Glasgow & West Scotland

Murder accused Paul Ward 'hated' Jean Campbell, court told

Jean Campbell Image copyright Police handout
Image caption Mrs Campbell's body was found in Cranhill Park by her husband

A man accused of murdering a woman in a Glasgow park hated her for the way she treated her dog, a court has heard.

Yvonne Leyden, 54, was a neighbour of Jean Campbell, who was fatally injured in Cranhill Park on 14 December 2013.

Ms Leyden, whose son knew accused Paul Ward, said Mr Ward told her: "She's always hitting the dog. How would she like that if I did that to her?"

Mr Ward, 21, has been deemed mentally unfit to stand trial and is not present at the examination of facts hearing.

Ms Leyden told the hearing at the High Court in Glasgow that she heard a scream and then a dog barking on the night before Mr Campbell found his wife.

'Angry scream'

Ms Leyden said: "It was a kind of angry scream as if they were angry with someone and then I heard a dog barking."

She was asked by advocate depute Alex Prentice QC, prosecuting, if this was unusual in Cranhill on a Friday night and replied: 'I thought it was a bit unusual, but I still thought nothing about it."

Ms Leyden said that minutes after she heard the sounds, Mr Ward, who was a friend of her son Thomas Leyden, 23, rang her doorbell.

She said: "He had a DVD in his left hand and he was out of breath."

Image copyright Spindrift
Image caption Paul Ward has been deemed mentally unfit to stand trial

Ms Leyden told prosecutor Mr Prentice that on two occasions Mr Ward had complained about the way Mrs Campbell treated her dog.

She told the court: "He said: 'She's always hitting the dog.' I told him to mind his own business. She was a small woman and the dog was a bit strong for her."

Ms Leyden went on: "He also said: 'How would she like that if I did that to her?'"

When asked about a police statement, Ms Leyden agreed that Mr Ward, referring to Mrs Campbell, said to her: "I hate her and I hate the way she treats the dog."

She also told the court that Mr Ward talked about wanting to buy the dog from Mrs Campbell.

Mr Prentice said: "When the police told you that Paul Ward was in the park that night, did you confront him about this?"

She replied: "Yes."

The prosecutor then asked: "What did he say?" and she said: "He said he didn't want to get the blame."

Defence QC Donald Findlay showed Ms Leyden a questionnaire she filled in just 48 hours after the death of Mrs Campbell in which she said she never heard anything untoward that night.

Mistaken time

She said that was a mistake, but agreed that when she did tell police about hearing a scream and a dog barking that it happened between 8pm and 10pm rather than 11pm.

Mr Findlay said: "At the time you thought that was the correct time?" and she replied: "Yes."

The defence QC also showed Ms Leyden a statement in which she stated that Mr Ward was in her flat when she heard that scream and barking and she agreed she had said that at the time.

Earlier, the court heard from Mrs Campbell's husband, John.

Image caption Mrs Campbell was found in Cranhill Park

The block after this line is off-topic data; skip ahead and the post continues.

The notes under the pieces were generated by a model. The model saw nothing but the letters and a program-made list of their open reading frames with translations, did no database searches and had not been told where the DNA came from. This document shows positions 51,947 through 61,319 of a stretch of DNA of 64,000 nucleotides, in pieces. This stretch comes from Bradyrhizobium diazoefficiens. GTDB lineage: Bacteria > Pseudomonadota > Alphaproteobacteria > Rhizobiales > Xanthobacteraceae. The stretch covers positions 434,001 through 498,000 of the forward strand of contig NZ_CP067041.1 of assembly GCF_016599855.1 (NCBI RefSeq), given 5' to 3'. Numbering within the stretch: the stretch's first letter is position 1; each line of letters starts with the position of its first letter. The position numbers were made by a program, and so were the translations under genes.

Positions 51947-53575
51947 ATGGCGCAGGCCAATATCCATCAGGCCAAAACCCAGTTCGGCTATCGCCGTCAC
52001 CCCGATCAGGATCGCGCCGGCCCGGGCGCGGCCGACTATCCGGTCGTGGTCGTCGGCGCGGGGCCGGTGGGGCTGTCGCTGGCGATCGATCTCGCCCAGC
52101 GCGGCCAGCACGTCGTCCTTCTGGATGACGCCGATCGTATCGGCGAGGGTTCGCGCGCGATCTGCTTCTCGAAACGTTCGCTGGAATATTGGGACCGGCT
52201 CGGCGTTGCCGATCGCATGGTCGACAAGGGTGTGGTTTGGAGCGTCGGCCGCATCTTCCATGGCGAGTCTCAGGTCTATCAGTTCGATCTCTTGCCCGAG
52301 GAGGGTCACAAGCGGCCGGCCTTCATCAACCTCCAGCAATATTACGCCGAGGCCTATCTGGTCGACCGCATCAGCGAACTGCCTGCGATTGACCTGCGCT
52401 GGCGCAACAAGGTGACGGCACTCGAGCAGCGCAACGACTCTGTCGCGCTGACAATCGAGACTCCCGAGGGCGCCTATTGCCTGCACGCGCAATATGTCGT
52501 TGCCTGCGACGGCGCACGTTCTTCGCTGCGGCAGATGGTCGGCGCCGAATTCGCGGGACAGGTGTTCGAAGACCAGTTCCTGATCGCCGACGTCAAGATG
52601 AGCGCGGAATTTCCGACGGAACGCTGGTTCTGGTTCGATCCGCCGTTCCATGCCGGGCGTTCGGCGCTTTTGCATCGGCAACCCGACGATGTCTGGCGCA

The 56-year-old said he came home from a 12-hour night shift around 07:40 on 14 December 2013 and found their flat in Bellrock Street, Cranhill, empty, but all the lights on.

The former production manager said the he went out looking for his wife and their six-month-old German Shepherd Kia.

He told the court he heard barking as he walked towards the park where his wife walked the dog.

Mr Campbell said: "When I got to the children's park the gate was closed and the dog was at the gate and I couldn't see Jean and I thought she was playing tricks and would leap out from behind a building.

Husband 'panicked'

"It was only when I began to scan the area I noticed Jean lying on the ground. I panicked and ran up.

"Jean was lying for the most part face down. I turned her over. There was some leaves or dirt on her face and I wiped that clear. Her body was still warm. Her legs were freezing."

He said that she was wearing a black coat and pyjama top and was naked from the waist down.

Mr Campbell told the court that her pyjama bottoms, socks and one flip flop were lying beside her.

He said that he gave his wife mouth-to-mouth resuscitation and believed she was breathing. He then phoned for the police and an ambulance.

At this point in his evidence Mr Campbell lost his composure as he told of how the police arrived and gave his wife mouth-to-mouth resuscitation and then the paramedics took over.

He told Mr Prentice: "Shortly after that they came over and told me that Jean was dead."

The court heard that the Campbells got Kia in July 2013 and that Mrs Campbell, who walked him when her husband was working nightshifts, found him a bit of a handful.

The court heard that years before Mrs Campbell had suffered a burst blood vessel in her brain.

As a result of this she could feel no pain down the right hand side of her body.

Mr Campbell added: "After that her temperament changed. Before she was quiet, afterwards she didn't suffer fools easily. She got angry quite quickly."

Mr Ward is accused of murdering Mrs Campbell by repeatedly striking her on the head and body with a dog lead.

He has been deemed unfit to stand trial on mental health grounds and is detained at the State Hospital at Carstairs.

The hearing is taking place with no jury and Mr Ward is not present.

The evidence is being heard by judge lord Matthews who will, at the end of the hearing, make a determination either to acquit Mr Ward or find that he committed the acts.

The judge cannot convict as that can only happen at a criminal trial where the accused is deemed fit to be tried.

The hearing continues.

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